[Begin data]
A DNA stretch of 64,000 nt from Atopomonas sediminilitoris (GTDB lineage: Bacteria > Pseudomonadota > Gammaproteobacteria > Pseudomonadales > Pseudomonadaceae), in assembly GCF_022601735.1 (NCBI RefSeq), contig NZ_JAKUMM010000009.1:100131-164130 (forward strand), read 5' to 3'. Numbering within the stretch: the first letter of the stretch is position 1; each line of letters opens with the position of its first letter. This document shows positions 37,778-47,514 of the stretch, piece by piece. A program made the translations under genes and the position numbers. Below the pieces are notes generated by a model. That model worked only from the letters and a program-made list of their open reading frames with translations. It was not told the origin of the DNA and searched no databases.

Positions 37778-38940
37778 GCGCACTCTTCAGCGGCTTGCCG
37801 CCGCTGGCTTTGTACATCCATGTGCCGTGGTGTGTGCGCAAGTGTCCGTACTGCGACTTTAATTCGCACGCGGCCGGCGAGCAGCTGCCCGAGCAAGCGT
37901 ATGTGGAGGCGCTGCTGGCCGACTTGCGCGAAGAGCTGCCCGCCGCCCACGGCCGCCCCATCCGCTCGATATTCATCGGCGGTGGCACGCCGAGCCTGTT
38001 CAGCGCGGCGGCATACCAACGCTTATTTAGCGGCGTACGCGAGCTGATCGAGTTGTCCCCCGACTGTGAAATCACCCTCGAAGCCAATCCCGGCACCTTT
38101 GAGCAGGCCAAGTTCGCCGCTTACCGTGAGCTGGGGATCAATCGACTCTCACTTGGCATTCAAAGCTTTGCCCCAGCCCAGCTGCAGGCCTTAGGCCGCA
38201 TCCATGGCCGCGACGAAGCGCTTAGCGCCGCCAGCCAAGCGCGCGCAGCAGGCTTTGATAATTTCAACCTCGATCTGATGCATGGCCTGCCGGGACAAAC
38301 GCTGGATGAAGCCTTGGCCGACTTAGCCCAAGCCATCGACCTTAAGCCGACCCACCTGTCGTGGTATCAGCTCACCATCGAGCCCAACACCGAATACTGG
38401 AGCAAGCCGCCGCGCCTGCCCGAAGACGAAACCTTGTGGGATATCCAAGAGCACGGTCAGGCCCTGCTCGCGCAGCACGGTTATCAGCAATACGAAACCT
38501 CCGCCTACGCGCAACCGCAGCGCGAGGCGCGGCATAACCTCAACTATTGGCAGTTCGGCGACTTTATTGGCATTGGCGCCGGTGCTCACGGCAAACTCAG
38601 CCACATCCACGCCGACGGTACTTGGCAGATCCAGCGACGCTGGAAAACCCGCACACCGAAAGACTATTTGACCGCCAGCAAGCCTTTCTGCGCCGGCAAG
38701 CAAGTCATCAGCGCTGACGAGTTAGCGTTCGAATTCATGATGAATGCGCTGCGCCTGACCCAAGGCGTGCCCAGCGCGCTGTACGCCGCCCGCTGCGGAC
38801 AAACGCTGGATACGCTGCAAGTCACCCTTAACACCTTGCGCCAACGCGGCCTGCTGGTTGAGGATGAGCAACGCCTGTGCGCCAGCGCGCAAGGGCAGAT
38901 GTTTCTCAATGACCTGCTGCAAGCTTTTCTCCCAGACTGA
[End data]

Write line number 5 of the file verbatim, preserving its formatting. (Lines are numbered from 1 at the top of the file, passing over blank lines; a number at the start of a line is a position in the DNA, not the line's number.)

37901 ATGTGGAGGCGCTGCTGGCCGACTTGCGCGAAGAGCTGCCCGCCGCCCACGGCCGCCCCATCCGCTCGATATTCATCGGCGGTGGCACGCCGAGCCTGTT